When Richard pulled the Mustang into his garage and put it on the lift, he was impressed with the restoration work. However, he knew the car needed a different agenda if it was ever going to be reliable and fun to drive. It was never going to be what he and Michelle truly wanted with a 302ci small-block, Top Loader four-speed, and 3.00:1 cogs. Not long after Richard took delivery, he began his restomod project in earnest. He gutted the interior and removed the engine and driveline.
Close friends Norv Hollinger and Dave Lembcke arrived to help Richard with the Mustang. His son, Jim, drove all the way from Arizona to help. At about the same time, a buddy called who had a customer with a 5.0L Coyote engine with just 5,800 miles on it that he wanted to sell. It became clear to Richard what was next. Conventional small-block wisdom was not going to prevail. It was time to do something completely different. He looked to Jeff Audi's Quickdraw Racing where all electrical and powertrain work would be performed. Richard further consulted with Dave Toth of Classic Resto Garage to get a realistic build sequence going.
"Our goal was to be methodical—not rushed—yet be focused at the same time," Richard says. "We didn't have the budget to buy parts only to find out they were not the right parts and causing delays. With both car and engine at Jeff's Quickdraw shop, the next step was going to be transmission, brakes, and suspension." Richard put his faith in Heidt's IFS, including Wilwood disc brakes, coilover shocks, mid-apron panels to replace the shock towers, subframe connectors, and numerous other chassis refinements. Other essential parts include the Doug's headers for exhaust scavenging, a PCM system from Late Model Restoration, tilt steering column from IDidIt, complete electrical system from American Autowire, and an alternator and starter from Summit Racing.
With the help of friends and seasoned professionals, Richard took a bare Mustang Fastback shell and weaved new life into its skin. "The complexity of the wiring took both patience and skill," Richard says. "What would normally be a three-day project wound up taking much more time." Once Richard and his buddies got the wiring sorted out, there were other more challenging aspects to the interior, such as how to get the seats mounted and working properly. Steel reinforcements had to be welded to the floorpan to accommodate the seats. Wiring had to be added to operate power seats.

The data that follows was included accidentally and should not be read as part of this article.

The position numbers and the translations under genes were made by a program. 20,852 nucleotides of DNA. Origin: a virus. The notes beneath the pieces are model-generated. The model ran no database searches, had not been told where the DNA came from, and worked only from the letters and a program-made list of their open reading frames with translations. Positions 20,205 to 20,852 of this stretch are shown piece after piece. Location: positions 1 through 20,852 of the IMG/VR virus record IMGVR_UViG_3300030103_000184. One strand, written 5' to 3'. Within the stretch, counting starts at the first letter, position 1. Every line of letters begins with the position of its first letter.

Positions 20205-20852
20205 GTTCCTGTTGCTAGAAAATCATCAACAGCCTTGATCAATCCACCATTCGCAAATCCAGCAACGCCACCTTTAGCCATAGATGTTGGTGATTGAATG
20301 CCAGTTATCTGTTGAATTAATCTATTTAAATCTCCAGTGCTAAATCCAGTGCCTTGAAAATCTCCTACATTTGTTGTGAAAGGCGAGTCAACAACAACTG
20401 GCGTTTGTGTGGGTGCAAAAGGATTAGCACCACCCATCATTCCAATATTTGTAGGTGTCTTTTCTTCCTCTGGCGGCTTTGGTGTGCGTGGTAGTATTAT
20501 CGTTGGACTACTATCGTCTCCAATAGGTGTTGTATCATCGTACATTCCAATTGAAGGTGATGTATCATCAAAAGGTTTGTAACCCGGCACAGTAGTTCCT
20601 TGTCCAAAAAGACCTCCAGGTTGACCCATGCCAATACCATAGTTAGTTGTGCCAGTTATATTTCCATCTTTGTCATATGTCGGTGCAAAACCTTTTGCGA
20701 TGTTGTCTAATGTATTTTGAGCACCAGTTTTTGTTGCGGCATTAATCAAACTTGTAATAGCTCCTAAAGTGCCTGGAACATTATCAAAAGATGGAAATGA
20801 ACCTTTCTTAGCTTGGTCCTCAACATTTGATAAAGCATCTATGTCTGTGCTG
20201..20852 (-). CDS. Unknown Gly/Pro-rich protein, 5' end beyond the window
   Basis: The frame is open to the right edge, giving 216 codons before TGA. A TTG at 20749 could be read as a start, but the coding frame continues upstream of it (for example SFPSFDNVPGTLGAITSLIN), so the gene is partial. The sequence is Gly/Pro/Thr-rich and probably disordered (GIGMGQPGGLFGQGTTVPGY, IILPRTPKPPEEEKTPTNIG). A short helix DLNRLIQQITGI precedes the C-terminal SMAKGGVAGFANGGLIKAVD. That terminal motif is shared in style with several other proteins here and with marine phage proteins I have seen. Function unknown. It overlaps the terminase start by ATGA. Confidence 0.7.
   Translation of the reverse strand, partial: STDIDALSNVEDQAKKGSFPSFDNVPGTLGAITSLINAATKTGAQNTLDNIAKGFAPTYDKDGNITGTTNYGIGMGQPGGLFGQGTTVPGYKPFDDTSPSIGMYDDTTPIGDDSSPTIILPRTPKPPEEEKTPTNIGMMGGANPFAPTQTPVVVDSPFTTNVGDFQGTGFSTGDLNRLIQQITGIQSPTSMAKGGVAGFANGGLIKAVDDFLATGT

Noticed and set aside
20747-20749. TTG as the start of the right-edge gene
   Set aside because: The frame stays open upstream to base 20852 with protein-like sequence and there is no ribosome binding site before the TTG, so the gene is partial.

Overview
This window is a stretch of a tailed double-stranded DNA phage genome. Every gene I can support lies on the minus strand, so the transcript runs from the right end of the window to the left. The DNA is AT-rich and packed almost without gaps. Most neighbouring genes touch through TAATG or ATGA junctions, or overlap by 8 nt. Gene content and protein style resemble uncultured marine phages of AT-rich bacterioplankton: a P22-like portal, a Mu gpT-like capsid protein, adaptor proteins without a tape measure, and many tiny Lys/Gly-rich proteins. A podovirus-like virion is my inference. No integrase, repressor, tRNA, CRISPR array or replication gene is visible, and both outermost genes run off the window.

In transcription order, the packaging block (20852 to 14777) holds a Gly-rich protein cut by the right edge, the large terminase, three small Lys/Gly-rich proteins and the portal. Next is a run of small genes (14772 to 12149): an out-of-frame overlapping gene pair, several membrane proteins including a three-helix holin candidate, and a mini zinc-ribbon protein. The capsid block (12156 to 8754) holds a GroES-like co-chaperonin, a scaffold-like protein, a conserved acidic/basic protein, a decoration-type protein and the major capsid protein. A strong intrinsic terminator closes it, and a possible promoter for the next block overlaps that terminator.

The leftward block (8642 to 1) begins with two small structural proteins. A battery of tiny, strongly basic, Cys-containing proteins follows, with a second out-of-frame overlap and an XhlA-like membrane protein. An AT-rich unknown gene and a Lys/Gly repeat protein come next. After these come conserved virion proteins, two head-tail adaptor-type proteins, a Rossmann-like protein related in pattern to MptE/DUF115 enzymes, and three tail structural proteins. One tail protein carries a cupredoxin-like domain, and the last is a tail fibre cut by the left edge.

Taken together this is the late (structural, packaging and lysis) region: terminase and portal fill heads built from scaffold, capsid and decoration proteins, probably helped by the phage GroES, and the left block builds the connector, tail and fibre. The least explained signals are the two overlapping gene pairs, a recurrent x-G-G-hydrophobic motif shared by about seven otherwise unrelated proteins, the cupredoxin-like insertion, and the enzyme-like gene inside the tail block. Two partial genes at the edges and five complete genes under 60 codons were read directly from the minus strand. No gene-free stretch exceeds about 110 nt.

Richard looked to Rick Herrera of Ar Jay's Upholstery, who tackled the classic diamond-tuck upholstery with red stitching on both seats and door panels. That's a Kenwood DDX9702S entertainment and navigation system. The interior is lit with LED lighting. Around you are all of the nice appointments normally associated with a modern ride.
Ninety-five days into this project, Richard fired the Coyote engine, which ran very well. Once they had the engine running, it was hauled to the JBA Speed Shop nearby in metro San Diego for a thorough tuning. Horsepower at the rear wheels from a stock Coyote was 416 to 420, with torque bumping the scales at 383.
When you've accomplished something the likes of Richard Blackman's 1968 Mustang Fastback, you tend to wonder how you did it. A Coyote swap into any vintage Ford takes more than a sparse amount of hair on your chest. Richard understood who had the knowhow to get it done and made the decision to go forward with a project the likes he had never witnessed before. When Richard saddles up and grabs the shifter, he quickly understands the value of the decision he made and friends who helped make it happen.